One question: how do you learn about the various sales in your area? Do you just drive around until you see a sign or do you have a more efficient method?

    I must give this a shot.

  2. I keep checking back to see what you are doing with your template. I like this one better than the last one.

    As far as the post, I don't know how to go about listing stuff so people will see it. I have a ton of teaching materials that HAVE to go!

  3. Bob, I find my yard sales on craigslist. I to Dallas Craigslist and click on Garage sales. Then depending on my energy level I enter one of three terms town or towns,the phrase "books", or occasionally I enter the words estate sale. whenever there is such a thing, I opt for the ads that say neighborhood yard sale, so that I can see a bunch at one time. Be warned that for every great sale you can find one that is not. one of the best reference for all articles in the tightwad bazette is her missive on yard saling.

    I always ask for Itunes gift certificates for christmas and the like. While I have no ipod, I make my own cds for travel. I have a brother who knows how to down load music and videos from all kinds of places, so I have piles of tapes, including my most recent one with is a government mule singing Jefferson airplan and the like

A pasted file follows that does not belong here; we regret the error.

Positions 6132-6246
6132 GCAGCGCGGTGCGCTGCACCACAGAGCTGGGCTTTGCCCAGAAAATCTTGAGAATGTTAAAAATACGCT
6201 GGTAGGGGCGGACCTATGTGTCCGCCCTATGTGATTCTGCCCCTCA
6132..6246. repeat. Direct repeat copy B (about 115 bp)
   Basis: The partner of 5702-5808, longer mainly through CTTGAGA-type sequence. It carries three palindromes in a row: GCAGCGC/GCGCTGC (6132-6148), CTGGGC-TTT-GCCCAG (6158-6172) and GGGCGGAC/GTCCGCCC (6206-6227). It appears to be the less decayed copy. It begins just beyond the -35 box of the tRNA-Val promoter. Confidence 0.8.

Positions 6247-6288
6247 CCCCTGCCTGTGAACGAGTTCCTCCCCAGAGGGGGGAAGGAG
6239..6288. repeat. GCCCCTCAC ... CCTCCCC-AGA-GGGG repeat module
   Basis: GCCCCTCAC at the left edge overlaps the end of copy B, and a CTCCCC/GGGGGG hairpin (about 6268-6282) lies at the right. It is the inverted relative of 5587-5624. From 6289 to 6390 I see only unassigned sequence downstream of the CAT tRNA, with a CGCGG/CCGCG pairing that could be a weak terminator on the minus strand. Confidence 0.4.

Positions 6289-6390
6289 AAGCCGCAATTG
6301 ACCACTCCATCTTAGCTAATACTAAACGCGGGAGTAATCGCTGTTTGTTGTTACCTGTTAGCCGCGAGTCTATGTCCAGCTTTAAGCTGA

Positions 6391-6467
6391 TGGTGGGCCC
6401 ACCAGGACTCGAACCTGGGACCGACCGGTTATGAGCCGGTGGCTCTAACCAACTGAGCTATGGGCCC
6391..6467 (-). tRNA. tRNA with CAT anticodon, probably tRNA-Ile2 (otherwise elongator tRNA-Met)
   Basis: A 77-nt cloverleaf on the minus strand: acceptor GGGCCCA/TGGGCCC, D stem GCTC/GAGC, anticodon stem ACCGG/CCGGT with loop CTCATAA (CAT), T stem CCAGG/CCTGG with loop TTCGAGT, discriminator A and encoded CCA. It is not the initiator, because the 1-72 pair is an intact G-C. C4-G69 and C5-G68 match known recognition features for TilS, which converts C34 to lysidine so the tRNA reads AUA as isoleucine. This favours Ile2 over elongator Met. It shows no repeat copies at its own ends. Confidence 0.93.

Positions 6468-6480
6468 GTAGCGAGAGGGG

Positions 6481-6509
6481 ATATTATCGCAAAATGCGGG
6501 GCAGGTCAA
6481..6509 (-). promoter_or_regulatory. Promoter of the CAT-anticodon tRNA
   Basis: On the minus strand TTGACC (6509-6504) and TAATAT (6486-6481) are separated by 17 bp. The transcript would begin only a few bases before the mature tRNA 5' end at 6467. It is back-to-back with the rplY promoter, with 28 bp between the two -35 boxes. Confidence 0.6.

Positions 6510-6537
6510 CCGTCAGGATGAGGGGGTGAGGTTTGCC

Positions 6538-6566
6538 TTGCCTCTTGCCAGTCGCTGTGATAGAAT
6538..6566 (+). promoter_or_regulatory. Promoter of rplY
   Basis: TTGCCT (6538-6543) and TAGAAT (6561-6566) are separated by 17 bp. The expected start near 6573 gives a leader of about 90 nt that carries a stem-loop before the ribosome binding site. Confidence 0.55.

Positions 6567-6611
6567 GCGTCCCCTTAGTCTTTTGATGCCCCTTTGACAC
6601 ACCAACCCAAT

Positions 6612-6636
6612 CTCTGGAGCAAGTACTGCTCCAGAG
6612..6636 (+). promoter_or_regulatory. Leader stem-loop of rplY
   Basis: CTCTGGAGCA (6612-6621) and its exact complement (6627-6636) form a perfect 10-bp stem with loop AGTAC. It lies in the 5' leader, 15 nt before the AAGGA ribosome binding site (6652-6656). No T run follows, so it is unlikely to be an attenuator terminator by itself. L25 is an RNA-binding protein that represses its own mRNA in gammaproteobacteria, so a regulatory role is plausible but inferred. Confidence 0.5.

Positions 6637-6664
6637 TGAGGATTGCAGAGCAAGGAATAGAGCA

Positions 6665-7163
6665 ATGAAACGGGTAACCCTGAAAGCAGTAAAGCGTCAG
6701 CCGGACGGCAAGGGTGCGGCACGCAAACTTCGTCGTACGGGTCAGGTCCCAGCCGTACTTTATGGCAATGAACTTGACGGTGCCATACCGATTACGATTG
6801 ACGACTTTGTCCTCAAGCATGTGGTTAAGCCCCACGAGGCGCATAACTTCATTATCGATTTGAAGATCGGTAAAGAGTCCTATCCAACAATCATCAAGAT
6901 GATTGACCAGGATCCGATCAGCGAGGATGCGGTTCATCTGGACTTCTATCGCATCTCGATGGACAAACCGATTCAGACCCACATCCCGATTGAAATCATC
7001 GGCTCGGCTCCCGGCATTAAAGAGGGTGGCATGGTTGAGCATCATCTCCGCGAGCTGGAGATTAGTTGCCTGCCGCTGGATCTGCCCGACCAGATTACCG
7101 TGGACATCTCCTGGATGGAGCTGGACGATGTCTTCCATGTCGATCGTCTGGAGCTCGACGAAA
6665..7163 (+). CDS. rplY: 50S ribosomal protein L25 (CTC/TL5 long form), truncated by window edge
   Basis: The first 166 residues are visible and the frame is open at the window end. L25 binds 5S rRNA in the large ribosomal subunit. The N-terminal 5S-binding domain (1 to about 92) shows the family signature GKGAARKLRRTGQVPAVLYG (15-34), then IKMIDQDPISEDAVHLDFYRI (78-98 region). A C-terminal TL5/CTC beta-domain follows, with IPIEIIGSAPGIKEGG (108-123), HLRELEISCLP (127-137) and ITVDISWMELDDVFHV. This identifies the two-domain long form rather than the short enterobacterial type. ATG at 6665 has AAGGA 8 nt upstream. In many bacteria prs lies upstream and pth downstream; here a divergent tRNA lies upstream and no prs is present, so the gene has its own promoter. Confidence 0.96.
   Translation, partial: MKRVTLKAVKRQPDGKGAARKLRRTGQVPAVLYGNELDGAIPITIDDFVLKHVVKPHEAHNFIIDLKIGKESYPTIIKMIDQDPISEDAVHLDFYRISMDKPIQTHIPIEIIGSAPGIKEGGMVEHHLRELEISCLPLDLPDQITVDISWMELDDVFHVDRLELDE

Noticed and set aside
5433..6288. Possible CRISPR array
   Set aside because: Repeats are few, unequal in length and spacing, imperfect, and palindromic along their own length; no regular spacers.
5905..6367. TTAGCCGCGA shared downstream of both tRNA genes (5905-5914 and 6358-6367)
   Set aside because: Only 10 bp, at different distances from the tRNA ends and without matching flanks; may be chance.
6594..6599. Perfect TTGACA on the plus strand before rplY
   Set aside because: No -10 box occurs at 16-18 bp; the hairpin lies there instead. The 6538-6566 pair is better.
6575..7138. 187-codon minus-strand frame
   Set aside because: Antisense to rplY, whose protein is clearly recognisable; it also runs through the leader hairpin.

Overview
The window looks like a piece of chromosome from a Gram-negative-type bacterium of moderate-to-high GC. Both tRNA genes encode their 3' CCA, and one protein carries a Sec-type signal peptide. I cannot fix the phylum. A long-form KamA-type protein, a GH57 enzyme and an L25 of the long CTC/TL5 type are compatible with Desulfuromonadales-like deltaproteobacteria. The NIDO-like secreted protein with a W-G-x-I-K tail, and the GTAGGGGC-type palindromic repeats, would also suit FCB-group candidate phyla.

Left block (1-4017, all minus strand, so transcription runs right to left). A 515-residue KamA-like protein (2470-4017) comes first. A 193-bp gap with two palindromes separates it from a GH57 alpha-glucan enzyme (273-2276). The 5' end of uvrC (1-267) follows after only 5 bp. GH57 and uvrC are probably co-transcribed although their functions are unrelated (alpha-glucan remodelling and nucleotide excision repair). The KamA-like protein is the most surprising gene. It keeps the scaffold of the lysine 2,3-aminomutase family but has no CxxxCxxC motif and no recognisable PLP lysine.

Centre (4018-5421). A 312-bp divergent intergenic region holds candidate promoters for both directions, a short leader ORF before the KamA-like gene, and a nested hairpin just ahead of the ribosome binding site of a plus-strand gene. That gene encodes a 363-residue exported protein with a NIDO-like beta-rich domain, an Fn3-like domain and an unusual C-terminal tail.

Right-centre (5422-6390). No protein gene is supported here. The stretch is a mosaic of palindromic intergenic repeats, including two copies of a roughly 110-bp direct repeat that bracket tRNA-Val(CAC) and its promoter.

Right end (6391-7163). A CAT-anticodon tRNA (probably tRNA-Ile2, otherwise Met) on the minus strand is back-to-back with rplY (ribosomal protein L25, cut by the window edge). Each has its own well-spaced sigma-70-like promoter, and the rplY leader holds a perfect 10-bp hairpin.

4. Janette, have you tried starting on Craigslist? I will tell you that we bought a lot of books from one lady's storage unit and much of it was scholastic. Some of it sold, some did not. TheDVD books sold like hotcakes, the books only so so. the teaching books were all over the map.

    If you have the patience, you might type the isbns into just to get an idea of what their value is. Just use books as the search and enter the isbn. At least then you will know. Yesterday I got a coffe table book on classic cars for a buck that wills sell for 20-always a good deal. Others also


Things I'm Enjoying This Monday-And A Couple Things That Are Frustrating Me!!

One of the many reasons I don't do serious (other than visiting family) travel during the summer is the chance to stay at home. Warm w...